Wednesday, September 2, 2009

Auto Tech

Tuning the Carburetor
Part 1

Harley carburetor jetting should only be performed after completing the fine tuning procedure described under Performance Tuning and your Harley is still running too lean.

A good rule of thumb is to replace the Pilot Jet first and only replace the Main Jet once the engine's idle and midrange are satisfactorily tuned. The Main Jet is only used at 3/4 to full throttle and has no effect on the idle or midrange mixture.

Main jet replacement should be reserved until after the slow idle jet is replaced and mixture is tuned unless a lean condition is apparent during full throttle. Harley carburetor jetting can be accomplished with minimal mechanical knowledge.
Tools to perform this task include just a simple set of screwdrivers. You will also need an assortment of jets or a Stage 1 kit. Remove the 4 screws securing the bowl to the base of the carburetor and remove the bowl. Using a narrow 1/8" flat head screwdriver unscrew the Pilot Jet from within the orifice pictured. The jet size is stamped into the top of the jet (i.e. 42). Be careful not to strip the head of the jet.

Pilot Jet location
With a flat head screwdriver unscrew the Main Jet from the brass needle jet holder (aka Emulsion Tube).

Note the jet size stamped into the top of the jet (i.e. 165). There is no need to remove the emulsion tube unless required for cleaning. I don't recommend "Power Tubes" as they change the mixture and ability to tune with stock jets.

Main Jet
Replace the Pilot Jet with one size larger. This of course assumes that you are starting out with the stock jet size. Harley Davidson Pilot Jets for CV Carburetors are normally sold in sizes 40, 42, 45, 48, 50, and higher. A Stage 1 Carb Kit will normally offer you a proper range of jets for your particular model. If your stock jet was a #42 the next size larger will be #44 or #45. Only increase the jet sizing one size at a time to avoid an overly rich idle. An EZ-Just mixture screw will also assist in fine tuning once you have the correct jetting.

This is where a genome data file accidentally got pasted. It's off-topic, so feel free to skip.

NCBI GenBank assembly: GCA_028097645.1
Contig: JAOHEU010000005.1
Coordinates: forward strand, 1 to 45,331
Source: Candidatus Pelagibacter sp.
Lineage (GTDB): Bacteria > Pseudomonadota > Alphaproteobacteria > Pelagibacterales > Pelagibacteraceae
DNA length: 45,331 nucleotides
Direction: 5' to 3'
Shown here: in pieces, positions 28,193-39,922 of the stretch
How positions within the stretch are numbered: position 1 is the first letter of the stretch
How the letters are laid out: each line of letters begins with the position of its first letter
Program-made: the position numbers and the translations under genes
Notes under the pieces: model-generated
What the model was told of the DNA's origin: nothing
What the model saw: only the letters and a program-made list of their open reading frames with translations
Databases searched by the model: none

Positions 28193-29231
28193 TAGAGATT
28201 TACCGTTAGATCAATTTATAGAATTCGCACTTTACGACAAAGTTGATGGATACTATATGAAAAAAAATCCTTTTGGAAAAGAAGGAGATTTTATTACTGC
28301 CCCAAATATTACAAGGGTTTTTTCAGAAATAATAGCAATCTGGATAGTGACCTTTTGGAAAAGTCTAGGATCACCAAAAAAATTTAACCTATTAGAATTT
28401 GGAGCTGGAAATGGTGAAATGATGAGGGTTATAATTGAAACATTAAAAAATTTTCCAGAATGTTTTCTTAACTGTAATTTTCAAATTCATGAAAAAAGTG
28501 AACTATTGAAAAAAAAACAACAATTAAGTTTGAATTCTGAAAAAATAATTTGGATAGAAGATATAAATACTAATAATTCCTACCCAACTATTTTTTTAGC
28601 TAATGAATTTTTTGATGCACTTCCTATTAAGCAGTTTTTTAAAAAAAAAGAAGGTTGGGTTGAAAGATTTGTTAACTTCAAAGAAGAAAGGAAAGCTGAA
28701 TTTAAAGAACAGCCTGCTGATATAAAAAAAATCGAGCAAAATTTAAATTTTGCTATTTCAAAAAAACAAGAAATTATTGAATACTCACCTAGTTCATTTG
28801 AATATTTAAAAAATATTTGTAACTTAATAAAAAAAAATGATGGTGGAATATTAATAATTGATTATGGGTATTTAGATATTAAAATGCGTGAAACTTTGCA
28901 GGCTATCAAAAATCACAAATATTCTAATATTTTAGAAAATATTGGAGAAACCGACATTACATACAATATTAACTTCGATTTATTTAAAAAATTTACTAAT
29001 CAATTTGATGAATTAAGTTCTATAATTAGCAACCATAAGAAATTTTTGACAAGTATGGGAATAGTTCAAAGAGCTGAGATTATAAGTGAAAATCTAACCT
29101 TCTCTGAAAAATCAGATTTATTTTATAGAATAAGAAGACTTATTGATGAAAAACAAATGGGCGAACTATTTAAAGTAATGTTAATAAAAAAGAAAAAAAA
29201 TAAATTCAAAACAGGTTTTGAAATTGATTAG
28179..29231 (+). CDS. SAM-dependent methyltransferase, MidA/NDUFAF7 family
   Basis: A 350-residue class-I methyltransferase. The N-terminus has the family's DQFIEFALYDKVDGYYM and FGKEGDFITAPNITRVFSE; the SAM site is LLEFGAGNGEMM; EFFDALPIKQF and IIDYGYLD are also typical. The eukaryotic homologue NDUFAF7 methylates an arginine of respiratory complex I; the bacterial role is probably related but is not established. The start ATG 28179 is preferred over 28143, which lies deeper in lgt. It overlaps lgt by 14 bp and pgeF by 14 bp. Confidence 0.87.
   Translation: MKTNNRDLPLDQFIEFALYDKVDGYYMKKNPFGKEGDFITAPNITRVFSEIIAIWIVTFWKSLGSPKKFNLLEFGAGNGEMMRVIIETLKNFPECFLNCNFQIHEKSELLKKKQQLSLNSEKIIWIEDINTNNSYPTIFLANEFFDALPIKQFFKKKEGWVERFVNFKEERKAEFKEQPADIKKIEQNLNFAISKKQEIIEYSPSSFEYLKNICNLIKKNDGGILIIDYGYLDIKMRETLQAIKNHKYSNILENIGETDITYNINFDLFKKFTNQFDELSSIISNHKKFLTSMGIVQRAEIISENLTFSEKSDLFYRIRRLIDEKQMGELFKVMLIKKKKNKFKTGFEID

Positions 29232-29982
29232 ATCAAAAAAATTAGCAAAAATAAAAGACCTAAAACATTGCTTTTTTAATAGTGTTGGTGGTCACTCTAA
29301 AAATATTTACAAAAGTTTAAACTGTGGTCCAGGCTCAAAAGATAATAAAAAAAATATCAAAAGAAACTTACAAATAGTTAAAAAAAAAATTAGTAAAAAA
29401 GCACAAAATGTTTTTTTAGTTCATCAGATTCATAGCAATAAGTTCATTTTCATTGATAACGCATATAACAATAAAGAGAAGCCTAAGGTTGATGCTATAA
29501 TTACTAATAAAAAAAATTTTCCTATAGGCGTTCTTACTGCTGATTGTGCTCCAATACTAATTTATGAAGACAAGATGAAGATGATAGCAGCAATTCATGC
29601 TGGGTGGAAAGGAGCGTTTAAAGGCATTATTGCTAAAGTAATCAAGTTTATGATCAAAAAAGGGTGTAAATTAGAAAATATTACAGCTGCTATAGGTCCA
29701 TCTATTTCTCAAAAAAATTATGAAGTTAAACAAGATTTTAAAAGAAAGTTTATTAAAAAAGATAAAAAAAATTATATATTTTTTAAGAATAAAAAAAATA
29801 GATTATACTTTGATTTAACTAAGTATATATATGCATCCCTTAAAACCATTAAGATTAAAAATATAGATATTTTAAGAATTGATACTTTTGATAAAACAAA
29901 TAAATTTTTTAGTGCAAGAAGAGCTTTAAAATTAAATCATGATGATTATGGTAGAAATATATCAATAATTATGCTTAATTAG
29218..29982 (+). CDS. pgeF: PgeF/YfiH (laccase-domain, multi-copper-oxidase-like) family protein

Pilot and Main Jets
Only replace the Main Jet with one size larger after properly tuning your slow/idle jet settings. Main Jets are sized incrementally by 5, so if your stock jet was a #175 the next size larger will be #180. you should only increase the jet sizing one size at a time. Avoid installing jets that are too rich as this will create a sluggish feeling at full throttle as well as contribute to plug fouling.

Many Twin Cam models (except California) are already appropriately jetted with a main jet that will allow for a good starting point for tuning. As mentioned, proper mixture adjustment is key to proper jetting and should be performed first.

Reinstall the bowl making sure to align the accelerator pump shaft and rubber boot. Install the carburetor back onto the bike and perform the tuning procedure as described under Carburetor Tuning.
As you can see, Harley carburetor jetting is a fairly simple procedure that under most conditions will yield greater performance when requiring a richer fuel mixture.

The same procedure can be applied on any other motorcycles or scooters for performance purpose. But jet sizes are different for all the vehicles. The given jet size data in the article is related to HD's not Indian vehicles. So please do not get confuse.